Between New York’s High Line and Chicago’s 606, rails-to-trails parks are popping up in cities around the US—and now the nation’s capital is getting in on the action. It’s still a few years away from completion, but when it opens in 2023, the 11th Street Bridge Park will be the first elevated public space of its kind in Washington, DC.
Linking Ward 8 and Capitol Hill above the Anacostia River, the park will bring gardens and greenery to an otherwise underused stretch of concrete. Planners told the Washington Post that as of July, about 80% of the necessary public and private funding was in place, and the community-driven recycled infrastructure project seems to be inching ever-closer to its goal.
Relying on extensive outreach and consultation at every step of the way, the park was conceived with the people who would ultimately use it first in mind. “Many infrastructure projects begin with the design. We started with asking the community, ‘Is this something you want?’ and allowing them to shape every aspect of our work [through] 1000 meetings with local residents, faith leaders, business owners, and municipal officials,” says communications and community engagement manager Jessica G. Smith.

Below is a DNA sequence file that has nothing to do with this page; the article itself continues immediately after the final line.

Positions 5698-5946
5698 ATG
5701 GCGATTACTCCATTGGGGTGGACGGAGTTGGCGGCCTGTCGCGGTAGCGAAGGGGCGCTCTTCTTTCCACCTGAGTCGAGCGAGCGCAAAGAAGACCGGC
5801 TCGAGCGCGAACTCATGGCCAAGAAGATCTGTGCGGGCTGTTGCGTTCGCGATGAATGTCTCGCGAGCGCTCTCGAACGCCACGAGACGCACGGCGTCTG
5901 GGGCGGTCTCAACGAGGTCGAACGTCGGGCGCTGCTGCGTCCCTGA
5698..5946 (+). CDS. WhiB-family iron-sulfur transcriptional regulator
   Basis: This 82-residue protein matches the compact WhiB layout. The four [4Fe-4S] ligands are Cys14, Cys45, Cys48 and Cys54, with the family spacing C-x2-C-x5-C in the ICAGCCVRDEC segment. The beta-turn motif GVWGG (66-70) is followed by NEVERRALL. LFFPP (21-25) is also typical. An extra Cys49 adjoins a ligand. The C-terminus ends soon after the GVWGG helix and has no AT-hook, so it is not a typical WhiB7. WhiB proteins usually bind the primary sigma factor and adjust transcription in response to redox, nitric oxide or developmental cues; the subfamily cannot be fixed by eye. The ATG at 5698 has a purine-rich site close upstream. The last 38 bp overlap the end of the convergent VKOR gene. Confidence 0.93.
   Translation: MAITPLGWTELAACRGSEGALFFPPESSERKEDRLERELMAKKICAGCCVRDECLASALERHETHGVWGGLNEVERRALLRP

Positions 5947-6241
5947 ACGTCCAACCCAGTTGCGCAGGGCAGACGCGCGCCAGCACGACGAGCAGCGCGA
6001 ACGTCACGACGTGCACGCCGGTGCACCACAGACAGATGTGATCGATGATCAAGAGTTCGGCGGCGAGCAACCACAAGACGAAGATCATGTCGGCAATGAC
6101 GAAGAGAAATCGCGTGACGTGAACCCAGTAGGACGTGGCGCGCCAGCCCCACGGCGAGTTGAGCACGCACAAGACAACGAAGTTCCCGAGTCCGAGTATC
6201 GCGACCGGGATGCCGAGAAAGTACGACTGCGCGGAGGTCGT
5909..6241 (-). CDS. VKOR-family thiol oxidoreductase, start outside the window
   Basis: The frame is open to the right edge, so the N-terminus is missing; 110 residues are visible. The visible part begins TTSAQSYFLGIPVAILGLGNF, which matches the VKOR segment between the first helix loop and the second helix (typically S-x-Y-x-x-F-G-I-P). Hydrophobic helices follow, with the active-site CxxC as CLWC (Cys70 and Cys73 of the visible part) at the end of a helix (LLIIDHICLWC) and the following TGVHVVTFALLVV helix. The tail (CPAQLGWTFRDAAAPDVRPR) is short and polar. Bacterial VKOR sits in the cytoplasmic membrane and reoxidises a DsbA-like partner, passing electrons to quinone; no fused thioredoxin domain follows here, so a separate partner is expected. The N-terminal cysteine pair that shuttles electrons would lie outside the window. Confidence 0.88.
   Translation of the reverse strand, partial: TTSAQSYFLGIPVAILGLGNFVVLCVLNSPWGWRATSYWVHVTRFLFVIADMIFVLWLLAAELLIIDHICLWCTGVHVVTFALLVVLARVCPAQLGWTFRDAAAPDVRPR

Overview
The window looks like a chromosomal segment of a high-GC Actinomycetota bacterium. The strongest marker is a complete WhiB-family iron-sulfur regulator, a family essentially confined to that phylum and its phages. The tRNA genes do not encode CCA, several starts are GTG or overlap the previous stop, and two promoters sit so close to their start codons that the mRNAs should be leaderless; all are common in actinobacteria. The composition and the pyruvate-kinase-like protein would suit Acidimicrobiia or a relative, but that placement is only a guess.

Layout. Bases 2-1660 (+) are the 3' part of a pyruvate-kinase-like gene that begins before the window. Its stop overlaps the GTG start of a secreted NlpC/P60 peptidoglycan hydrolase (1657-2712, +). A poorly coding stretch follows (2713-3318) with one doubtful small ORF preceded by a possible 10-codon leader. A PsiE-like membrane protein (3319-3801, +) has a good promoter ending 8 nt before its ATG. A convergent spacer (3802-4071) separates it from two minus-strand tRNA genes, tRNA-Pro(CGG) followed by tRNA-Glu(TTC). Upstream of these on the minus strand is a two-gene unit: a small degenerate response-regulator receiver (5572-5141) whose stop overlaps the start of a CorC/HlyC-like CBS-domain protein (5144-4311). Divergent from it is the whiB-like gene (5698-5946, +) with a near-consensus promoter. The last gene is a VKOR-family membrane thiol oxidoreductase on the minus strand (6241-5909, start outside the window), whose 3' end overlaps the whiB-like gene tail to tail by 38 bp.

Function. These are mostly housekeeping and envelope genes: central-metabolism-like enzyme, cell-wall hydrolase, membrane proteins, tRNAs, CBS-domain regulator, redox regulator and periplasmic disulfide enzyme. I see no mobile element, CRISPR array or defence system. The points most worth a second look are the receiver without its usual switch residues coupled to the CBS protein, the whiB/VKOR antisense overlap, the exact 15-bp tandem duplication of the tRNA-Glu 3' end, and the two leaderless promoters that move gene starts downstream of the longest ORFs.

It’s that engagement that’s informed everything from the park’s programming to the architects selected for the project, she adds, as well as an equitable development plan that covers housing, workforce, small-business, and cultural-equity strategies, weaving the community response into the very heart of the project’s design. “While that has taken some time,” Smith says, “it has ensured a new civic space that meets the needs of District residents while flagging any concerns to address early so we can act intentionally.”
The design process began back in 2014, with a seven-month competition to choose a team to lead the way. The jury ultimately selected the unique vision put forward by architects OMA + OLIN, which plans to use the piers from the old 11th Street vehicular bridge to form the base of the park, connecting the east and west communities across an expanse of green space. Pre-construction began in 2016, the project should break ground in 2021, and it’s expected to open to the public two years later.
“The beauty of this bridge is not only will it connect us to Capitol Hill, but … it will heal our communities,” Ward 8 resident Brenda Richardson told the Post this summer. “There’s great trauma on our side of the river, and we are looking for some happiness and some joy.”